Brauchli defends media's pre-Wall Street crisis work

A number of public policy and media experts told PRWeek that they expected more form the media, at least in terms of educating...

A number of public policy and media experts told PRWeek that they expected more form the media, at least in terms of educating consumers, in the lead-up to the ongoing financial crisis.

Former Wall Street Journal and new Washington Post editor Marcus Brauchli disagrees, according to a report in Editor & Publisher. Note that Brauchli points out the work of newspapers, not broadcast programs, which were mostly blamed for both hyping financial issues and demanding the federal government immediately remedy them.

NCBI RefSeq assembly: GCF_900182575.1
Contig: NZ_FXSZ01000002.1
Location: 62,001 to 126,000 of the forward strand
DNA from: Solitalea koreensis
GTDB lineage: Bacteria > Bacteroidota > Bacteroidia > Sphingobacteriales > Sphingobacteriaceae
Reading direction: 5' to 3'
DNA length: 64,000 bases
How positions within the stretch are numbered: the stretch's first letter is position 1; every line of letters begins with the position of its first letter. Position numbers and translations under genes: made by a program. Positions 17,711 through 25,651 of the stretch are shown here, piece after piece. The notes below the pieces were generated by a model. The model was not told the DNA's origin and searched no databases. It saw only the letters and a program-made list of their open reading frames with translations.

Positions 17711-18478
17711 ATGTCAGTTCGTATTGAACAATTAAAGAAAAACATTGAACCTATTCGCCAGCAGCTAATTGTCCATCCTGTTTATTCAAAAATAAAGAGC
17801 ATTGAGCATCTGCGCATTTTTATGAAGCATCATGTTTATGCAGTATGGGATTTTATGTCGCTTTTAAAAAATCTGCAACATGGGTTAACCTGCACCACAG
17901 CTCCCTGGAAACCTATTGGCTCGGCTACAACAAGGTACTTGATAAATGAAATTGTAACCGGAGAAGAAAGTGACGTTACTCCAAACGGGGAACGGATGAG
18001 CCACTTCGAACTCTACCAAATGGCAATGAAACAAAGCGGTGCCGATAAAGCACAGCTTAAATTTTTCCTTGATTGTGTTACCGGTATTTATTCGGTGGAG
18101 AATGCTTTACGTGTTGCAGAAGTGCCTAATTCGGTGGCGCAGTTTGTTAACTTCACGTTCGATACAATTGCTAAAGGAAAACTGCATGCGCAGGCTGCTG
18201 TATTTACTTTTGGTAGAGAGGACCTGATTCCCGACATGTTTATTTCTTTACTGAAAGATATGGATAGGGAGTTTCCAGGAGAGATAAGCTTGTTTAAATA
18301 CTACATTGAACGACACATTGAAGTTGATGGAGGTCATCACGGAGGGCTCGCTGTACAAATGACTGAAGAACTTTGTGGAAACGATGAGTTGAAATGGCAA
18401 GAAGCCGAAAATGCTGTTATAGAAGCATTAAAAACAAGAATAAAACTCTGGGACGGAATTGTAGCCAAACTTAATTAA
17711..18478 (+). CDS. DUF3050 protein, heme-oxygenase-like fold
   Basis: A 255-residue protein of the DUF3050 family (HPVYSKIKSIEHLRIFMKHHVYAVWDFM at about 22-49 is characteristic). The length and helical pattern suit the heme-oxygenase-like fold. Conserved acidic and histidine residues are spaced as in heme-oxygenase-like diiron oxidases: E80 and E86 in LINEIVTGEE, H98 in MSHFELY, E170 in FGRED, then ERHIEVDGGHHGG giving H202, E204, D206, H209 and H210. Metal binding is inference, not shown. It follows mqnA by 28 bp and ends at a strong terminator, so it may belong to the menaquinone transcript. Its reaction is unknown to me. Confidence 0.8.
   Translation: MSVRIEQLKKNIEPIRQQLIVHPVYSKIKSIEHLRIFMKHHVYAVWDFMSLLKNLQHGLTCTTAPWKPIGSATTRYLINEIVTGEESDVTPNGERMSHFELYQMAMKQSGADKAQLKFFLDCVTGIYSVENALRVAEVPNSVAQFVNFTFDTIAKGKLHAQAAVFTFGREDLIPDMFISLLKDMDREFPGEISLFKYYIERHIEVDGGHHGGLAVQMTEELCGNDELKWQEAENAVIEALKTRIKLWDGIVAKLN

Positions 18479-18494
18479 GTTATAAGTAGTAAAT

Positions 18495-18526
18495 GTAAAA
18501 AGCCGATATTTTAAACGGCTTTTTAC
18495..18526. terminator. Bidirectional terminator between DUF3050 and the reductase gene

“There was a lot of coverage over many yeas about the underlying problems in the financial system and the economy,” he told E&P. “If you go back and look at the big American newspapers, you will see it, going back to 1996 when Alan Greenspan coined the phrase ‘irrational exuberance.’”

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